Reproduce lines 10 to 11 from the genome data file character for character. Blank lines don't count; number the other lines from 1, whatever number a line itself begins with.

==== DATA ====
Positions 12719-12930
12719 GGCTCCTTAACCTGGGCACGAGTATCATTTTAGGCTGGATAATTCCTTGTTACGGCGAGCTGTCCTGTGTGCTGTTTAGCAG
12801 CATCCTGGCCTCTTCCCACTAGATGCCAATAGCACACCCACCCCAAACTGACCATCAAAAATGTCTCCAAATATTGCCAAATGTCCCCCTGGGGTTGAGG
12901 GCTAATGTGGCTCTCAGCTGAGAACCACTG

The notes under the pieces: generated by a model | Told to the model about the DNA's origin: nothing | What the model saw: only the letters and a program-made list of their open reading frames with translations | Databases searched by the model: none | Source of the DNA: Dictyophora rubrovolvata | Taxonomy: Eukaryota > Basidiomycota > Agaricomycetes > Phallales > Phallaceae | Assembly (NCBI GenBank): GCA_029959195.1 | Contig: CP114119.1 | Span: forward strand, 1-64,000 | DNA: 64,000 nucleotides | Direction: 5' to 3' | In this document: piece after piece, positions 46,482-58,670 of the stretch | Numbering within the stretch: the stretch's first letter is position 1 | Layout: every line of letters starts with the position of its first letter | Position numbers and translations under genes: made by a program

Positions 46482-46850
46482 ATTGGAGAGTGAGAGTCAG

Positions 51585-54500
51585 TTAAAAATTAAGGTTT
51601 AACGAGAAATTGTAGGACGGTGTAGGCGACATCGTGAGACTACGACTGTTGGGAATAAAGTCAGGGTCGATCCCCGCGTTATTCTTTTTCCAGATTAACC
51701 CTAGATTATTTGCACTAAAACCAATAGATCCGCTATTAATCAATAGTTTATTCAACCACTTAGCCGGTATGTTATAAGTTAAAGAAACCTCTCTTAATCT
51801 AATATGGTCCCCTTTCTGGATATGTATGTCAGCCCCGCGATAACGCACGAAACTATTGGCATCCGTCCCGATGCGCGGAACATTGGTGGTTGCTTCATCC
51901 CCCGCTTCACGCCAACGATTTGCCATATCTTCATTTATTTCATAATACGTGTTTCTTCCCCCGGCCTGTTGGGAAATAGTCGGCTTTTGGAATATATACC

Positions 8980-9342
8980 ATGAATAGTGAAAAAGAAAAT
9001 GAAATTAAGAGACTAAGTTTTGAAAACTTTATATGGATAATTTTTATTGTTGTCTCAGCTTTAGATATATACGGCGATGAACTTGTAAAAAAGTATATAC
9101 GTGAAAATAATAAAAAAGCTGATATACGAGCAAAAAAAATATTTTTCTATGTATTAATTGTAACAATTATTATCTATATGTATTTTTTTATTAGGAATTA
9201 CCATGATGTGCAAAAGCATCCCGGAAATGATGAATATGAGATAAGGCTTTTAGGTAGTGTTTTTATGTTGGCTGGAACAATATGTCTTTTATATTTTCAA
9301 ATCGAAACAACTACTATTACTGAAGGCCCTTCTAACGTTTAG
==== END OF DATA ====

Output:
51601 AACGAGAAATTGTAGGACGGTGTAGGCGACATCGTGAGACTACGACTGTTGGGAATAAAGTCAGGGTCGATCCCCGCGTTATTCTTTTTCCAGATTAACC
51701 CTAGATTATTTGCACTAAAACCAATAGATCCGCTATTAATCAATAGTTTATTCAACCACTTAGCCGGTATGTTATAAGTTAAAGAAACCTCTCTTAATCT